Heavenly Waters Constellation Family: Columba & Delphinus

Columba (which means ‘dove’ in Latin) is a small constellation that is found just south of Canis Major and Lepus.  In 1670, Augustin Royer deemed it the cut out of the constellation named Canis Major. Before it gained the recognition of becoming a full constellation, Columba was known as Columba Noachi and had already been spotted as an asterism in Bayers Uranometria of 1603.


The name of Columba refers to the Dove of Noah that is mentioned in the Torah and the Bible, which served as the first bird to land after the Deluge. Throughout history, it is believed that Petrus Plancius was the first to introduce Columba Noachi as an asterism. This constellation is quite unremarkable, where it possesses the brightest star of α Columbae, which has a magnitude of 2.65 m.


The “dolphin” constellation is rather small in size, ranking 69th on the charts. This northern constellation is known for its close proximity to the celestial equator. This is another group of stars that has been included in the original list by Ptolemy, and it also has become part of the modern list consisting of 88 constellations that has gained approval but the IAU.

The appearance of this constellation creates the image of a dolphin leaping into the air and is highly recognizable when one is looking into the sky. The other groupings of stars that is found about this constellation (looking clockwise from the north) includes the small fox called Vulpecula, the flying arrow (Sagitta), the eagle (Aquila), the water carrier (Aquarius), the small horse (Equuleus), and the flying horse (Pegasus).

When exploring the story behind Delphinus, you will uncover two main tales associated with Greek mythology. The first deals with the Greek god Poseidon who very much wanted to make Amphitrite (a Nereid) , his wife. However, she was more concerned with preserving her virginity and ran off to the Atlas Mountains. Poseidon then enlisted the help of many different searchers in order to recover his love interest. One of these searchers was Delphinus, who was able find Amphitrite and convince her to accept Poseidon’s proposal. Because he was so happy with his efforts and the outcome, Poseidon showed his gratitude by placing the image of the dolphin amongst the stars.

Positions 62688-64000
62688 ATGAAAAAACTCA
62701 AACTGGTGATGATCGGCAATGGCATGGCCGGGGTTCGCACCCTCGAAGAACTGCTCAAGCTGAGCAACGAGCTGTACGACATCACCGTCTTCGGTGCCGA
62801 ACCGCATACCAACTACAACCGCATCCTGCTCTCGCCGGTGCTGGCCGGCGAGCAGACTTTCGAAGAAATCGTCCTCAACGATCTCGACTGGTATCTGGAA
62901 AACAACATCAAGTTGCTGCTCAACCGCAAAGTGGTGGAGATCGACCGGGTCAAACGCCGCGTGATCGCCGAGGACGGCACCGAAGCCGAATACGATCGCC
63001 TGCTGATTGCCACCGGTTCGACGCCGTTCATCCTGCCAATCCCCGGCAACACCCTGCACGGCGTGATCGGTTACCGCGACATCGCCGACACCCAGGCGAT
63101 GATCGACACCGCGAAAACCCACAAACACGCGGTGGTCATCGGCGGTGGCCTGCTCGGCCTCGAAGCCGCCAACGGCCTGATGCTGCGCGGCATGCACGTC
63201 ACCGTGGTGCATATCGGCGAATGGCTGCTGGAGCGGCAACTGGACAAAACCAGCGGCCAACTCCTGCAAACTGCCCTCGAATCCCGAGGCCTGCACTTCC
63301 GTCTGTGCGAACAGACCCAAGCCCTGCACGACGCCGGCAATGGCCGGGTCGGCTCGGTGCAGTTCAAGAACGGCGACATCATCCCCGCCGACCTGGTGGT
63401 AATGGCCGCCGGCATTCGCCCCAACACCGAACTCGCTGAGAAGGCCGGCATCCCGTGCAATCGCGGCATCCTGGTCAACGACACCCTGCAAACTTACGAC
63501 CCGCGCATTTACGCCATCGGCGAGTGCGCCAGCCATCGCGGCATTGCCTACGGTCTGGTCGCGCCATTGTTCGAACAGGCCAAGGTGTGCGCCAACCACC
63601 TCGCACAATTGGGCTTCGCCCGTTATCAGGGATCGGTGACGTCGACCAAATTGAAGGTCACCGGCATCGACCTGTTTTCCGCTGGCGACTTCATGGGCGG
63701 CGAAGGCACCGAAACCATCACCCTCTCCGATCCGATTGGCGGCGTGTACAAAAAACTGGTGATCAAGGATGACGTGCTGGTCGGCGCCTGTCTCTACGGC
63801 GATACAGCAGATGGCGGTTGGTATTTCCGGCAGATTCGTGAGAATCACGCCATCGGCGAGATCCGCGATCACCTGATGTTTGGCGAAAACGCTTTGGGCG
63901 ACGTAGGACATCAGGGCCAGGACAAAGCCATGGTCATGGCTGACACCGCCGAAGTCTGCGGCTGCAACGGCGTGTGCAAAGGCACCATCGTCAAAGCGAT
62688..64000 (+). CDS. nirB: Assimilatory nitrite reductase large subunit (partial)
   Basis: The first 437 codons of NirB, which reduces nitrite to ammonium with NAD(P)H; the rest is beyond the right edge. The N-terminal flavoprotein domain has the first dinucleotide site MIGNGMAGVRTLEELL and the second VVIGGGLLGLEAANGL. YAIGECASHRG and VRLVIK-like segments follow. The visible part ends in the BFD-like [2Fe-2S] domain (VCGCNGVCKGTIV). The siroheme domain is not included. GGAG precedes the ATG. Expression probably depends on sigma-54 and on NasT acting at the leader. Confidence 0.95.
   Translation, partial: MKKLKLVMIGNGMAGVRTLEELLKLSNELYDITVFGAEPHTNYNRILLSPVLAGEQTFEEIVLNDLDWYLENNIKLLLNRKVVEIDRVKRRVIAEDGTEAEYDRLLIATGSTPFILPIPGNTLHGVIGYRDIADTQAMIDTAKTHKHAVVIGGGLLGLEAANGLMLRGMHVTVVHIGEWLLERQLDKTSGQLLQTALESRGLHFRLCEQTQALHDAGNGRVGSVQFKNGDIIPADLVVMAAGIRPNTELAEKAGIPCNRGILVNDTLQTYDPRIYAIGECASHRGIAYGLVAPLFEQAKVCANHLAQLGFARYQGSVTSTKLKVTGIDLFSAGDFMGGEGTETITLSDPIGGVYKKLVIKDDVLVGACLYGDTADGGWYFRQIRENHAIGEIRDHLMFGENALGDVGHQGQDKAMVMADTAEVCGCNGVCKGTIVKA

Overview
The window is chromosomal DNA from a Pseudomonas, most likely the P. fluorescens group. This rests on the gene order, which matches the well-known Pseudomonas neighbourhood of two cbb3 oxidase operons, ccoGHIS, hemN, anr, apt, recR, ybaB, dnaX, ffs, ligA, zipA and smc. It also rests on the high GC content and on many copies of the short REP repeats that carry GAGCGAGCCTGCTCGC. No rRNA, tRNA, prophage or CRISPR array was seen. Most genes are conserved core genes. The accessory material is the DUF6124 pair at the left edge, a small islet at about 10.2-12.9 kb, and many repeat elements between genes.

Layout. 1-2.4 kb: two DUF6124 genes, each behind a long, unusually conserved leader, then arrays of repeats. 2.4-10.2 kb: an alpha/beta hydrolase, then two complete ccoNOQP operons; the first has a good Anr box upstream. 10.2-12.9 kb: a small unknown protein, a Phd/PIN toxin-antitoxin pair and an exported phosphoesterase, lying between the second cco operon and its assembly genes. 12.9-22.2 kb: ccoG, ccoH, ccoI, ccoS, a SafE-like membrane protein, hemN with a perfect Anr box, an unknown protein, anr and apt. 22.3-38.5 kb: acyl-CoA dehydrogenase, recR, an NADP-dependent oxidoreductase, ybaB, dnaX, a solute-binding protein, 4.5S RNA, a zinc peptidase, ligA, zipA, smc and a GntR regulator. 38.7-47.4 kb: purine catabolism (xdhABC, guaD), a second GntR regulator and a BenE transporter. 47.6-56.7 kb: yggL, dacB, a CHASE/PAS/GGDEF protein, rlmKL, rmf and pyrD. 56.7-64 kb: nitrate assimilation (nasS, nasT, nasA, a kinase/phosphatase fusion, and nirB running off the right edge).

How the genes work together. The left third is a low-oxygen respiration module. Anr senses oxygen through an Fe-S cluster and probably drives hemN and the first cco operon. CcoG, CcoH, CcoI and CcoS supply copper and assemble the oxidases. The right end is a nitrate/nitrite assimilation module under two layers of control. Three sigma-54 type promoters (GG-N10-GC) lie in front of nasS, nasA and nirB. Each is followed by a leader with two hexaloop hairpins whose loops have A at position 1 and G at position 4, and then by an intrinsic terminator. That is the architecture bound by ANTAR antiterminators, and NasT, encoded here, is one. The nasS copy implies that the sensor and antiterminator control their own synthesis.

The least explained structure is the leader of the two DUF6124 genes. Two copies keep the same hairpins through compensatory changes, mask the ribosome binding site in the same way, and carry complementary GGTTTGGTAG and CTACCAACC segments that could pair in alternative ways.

The second tale involves the Greek poet Arion of Lesbos (dating back to 7th century BC), where a court musician at the palace of Periander (the ruler of Corinth). During his many travels, Arion gathered a great deal of money when visiting Sicily and Italy. On his way back home after visiting Tarentum, the word spread about his wealth and prompted the crew of his ship to make plans against him. As he faced death, Arion asked that he was given one last wish that his crew gave to him. He wanted to sing to a dirge. He did this and while he was in the process , he threw himself into the sea where a dolphin rescued him. She had been charmed by the sound of Arion’s music. The dolphin then carried Arion to the coast of Greece and left him.